Abstract

A broad (FWHM ≈ 7300 cm−1) intense band at ~21 700 cm−1 in the optical absorption spectra of natural Fe2+, Fe3+-rich garnets is attributed to electronic intervalence charge-transfer transitions (IVCT), VIIIFe2+ + VIFe3+VIIIFe3+ + VIFe2+. In Fe3+, Fe2+-bearing garnets of predominantly almandine compositions, this band causes yellowish tinges in addition to the pink color, typical of pure Fe3+-free almandines. In garnets from deeper-seated mafic granulites from kimberlite pipes in Siberia with high skiagite (Fe32+ Fe23+ Si3O12) contents, IVCT causes intense brownish-yellow colors. The relatively high energy of the band (~21 700 cm−1) compared to diverse minerals showing IVCT between Fe2+ and Fe3+ in adjacent octahedral sites, is attributed to the charge-transfer transition taking place between Fe2+ and Fe3+ in non-equivalent, dodecahedral and octahedral sites of the garnet structure. Band intensity is directly correlated with the product of Fe2+ and Fe3+ as measured by Mössbauer spectroscopy. The energy of the IVCT band is nearly independent of temperature, whereas its intensity decreases slightly with increasing temperature. Pressure induces a weak shift of the band to lower energies, Δν/ΔP ≈–75 cm−1/GPa, but intensity of the bands remains practically unchanged. Such temperature and pressure dependencies are quite different from those in other minerals showing IVCT between Fe2+ and Fe3+ in equivalent octahedral positions of structure.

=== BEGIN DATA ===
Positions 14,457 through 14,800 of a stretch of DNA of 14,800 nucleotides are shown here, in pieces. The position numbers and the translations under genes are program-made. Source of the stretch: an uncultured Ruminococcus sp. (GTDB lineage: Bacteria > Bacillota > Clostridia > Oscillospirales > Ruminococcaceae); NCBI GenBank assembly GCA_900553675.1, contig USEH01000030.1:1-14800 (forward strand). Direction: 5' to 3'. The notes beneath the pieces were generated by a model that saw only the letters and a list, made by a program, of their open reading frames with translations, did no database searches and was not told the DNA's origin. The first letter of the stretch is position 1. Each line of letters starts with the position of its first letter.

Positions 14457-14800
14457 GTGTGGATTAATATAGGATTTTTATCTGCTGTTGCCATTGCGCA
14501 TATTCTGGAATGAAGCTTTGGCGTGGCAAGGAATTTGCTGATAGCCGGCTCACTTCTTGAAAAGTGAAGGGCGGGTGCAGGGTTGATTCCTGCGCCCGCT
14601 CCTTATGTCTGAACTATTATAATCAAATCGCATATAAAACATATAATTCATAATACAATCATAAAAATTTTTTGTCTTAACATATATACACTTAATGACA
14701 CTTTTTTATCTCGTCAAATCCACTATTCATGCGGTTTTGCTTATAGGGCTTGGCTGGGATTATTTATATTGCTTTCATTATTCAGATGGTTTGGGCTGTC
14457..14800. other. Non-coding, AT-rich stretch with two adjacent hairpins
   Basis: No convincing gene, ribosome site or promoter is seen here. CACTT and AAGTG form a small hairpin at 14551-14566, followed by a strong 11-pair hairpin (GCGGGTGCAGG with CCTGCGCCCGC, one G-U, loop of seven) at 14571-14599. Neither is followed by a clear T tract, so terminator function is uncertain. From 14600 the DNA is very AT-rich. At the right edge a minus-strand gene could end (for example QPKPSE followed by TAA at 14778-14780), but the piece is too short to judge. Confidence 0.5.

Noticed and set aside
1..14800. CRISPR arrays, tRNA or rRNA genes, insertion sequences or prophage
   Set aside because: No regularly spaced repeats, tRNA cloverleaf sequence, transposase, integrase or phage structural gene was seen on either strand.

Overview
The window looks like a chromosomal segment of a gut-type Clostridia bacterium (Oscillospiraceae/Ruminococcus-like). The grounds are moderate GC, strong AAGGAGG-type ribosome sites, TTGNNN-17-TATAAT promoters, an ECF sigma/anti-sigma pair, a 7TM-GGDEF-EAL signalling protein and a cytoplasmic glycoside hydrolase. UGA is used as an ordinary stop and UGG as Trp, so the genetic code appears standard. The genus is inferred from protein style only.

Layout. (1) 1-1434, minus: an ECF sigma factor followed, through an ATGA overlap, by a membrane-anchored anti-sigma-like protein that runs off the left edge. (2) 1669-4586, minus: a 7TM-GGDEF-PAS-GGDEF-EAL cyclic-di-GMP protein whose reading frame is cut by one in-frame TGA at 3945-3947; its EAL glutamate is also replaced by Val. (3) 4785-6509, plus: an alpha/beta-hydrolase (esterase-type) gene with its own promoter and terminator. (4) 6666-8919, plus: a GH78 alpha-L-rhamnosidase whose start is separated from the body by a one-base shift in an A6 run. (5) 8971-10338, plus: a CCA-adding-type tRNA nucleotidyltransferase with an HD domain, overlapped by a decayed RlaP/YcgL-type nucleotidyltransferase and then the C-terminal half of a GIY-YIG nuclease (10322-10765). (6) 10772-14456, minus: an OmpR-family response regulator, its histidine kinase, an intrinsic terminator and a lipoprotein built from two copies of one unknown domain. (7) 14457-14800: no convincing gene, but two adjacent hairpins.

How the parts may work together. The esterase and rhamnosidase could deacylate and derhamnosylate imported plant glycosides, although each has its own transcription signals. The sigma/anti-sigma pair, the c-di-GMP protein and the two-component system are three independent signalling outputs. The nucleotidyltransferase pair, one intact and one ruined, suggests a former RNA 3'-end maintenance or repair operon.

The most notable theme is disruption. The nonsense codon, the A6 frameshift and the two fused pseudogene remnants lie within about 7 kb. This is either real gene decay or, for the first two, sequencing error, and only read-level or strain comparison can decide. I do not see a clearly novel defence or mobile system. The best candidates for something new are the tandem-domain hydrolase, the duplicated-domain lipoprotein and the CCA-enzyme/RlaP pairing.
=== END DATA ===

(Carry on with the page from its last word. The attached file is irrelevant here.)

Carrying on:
You do not currently have access to this article.